Reprinted from yesterday's late edition.
The scene before Monday night's White House dinner:
Chef Haller is nervous.
It's his first White House state dinner for the Carter administration and he thinks his career in the Executive Mansion's main kitchen depends on how he executes his first formal meal for 100 guests.
But Henry Haller's nerves are not visible, except when he paces up and down. To the naked eye all seems calm and serene in the kitchen at 5 o'clock in the afternoon.
Haller, assistant chief Hans Raffert and pastry chef Heinz Bender are eating their dinner around a white formica table in the corner of the kitchen. The base for the gumbo is simmering on the back of the stove; the rice has been sauteed with the onions, the asparagus and chicken are cooked and await a final heating.
7 o'clock - The cream sauce for the chicken is bubbling away. Haller is mixing it with a 4-foot-long aluminum paddle.
"In Europe," he says, "the apprentice would do this."
But not in the White House kitchen, where three chefs plus a salad girl and steward, prepare a dinner for 100 or more.
7:10 - The shimp goes into the gumbo. "Maybe in the South they like it a little hotter," Haller says. "But it can't be eccentric for a White House dinner."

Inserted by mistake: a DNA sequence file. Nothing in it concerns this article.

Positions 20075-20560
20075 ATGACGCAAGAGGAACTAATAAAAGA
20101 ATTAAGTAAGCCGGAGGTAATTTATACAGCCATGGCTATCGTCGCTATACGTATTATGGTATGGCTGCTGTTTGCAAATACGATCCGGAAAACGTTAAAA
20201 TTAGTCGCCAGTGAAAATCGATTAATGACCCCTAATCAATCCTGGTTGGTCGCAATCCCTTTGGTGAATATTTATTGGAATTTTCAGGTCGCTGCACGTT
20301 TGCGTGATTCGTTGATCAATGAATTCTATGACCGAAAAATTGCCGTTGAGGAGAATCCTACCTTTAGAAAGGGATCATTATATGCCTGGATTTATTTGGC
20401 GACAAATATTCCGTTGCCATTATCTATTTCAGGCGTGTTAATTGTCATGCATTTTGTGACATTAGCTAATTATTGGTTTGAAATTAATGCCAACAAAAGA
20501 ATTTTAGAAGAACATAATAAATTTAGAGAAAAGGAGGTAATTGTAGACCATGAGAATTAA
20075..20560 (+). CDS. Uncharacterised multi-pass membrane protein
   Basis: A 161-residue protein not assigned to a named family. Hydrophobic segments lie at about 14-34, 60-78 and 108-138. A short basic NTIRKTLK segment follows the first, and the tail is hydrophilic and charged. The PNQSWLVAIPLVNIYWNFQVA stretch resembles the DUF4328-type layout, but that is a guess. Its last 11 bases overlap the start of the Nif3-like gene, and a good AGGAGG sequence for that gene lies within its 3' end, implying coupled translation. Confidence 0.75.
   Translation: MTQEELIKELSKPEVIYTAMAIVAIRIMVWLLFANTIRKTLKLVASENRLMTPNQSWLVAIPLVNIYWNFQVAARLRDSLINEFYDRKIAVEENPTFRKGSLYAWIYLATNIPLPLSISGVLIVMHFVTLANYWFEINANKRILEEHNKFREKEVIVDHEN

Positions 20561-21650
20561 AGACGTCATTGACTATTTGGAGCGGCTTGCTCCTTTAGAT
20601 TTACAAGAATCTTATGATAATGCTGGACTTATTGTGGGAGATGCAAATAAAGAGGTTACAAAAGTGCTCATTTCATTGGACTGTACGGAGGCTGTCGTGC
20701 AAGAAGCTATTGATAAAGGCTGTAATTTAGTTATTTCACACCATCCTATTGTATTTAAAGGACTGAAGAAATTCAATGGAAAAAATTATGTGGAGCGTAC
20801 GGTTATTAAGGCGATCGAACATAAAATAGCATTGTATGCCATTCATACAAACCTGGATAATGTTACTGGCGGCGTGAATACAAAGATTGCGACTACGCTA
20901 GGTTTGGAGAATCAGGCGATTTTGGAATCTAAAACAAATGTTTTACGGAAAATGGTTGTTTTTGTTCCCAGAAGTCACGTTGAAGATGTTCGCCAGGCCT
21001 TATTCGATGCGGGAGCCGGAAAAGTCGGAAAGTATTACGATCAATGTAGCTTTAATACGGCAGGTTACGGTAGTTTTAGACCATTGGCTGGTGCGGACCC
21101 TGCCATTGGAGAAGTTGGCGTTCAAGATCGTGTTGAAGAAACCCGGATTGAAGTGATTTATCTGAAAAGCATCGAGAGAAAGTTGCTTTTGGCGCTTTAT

Frankie Blair, the kitchen steward, is the "official taster" of the soup. "If I don't fall over," he says, "it goes upstairs."
7:25 - Out comes the rice, colored bright yellow with saffron. The slow hum of the convention oven is the only noise than can be heard.
7:40 - The pace has picked up slightly. The sound of pots being washed and the grapes for the sauce sizzling in hot butter on the stove has cut the quiet.
7:55 - The gumbo goes up to the pantry on one of the dumbwaiters.
A butler comes in and says the guests are ready 10 minutes ahead of schedule, which is just what Haller and Raffert, who have 17 years in the White House between them, expected.
"You get a sixth sense about these things," Raffert says. But maybe Raffert knows because the First Family has been eating dinner promptly at 7 every night.
7:59 - The asparagus are put on trays, hot melted butter dribbled over and then placed in heated serving carts. The saffron rice, decorated with rounds of pimiento is layered beside the capon; the capon covered with a white grape sauce.
"See," Haller says, "how the rice is not stuck together. There are a few things worse than sticking rice, but I wouldn't want to talk about them."
Upstairs in the pantry there is a little more noise from the clanking of the dishes as they are being washed. John Ficklin, the maitre d' tells the waiters to hurry it up but it's not necessary: Everyone knows his job.
9:15 - Haller is standing around kidding with Raffert. The only other noise in the kitchen is the hum of the fans.Upstairs the toasts are under way and another White House dinner is over.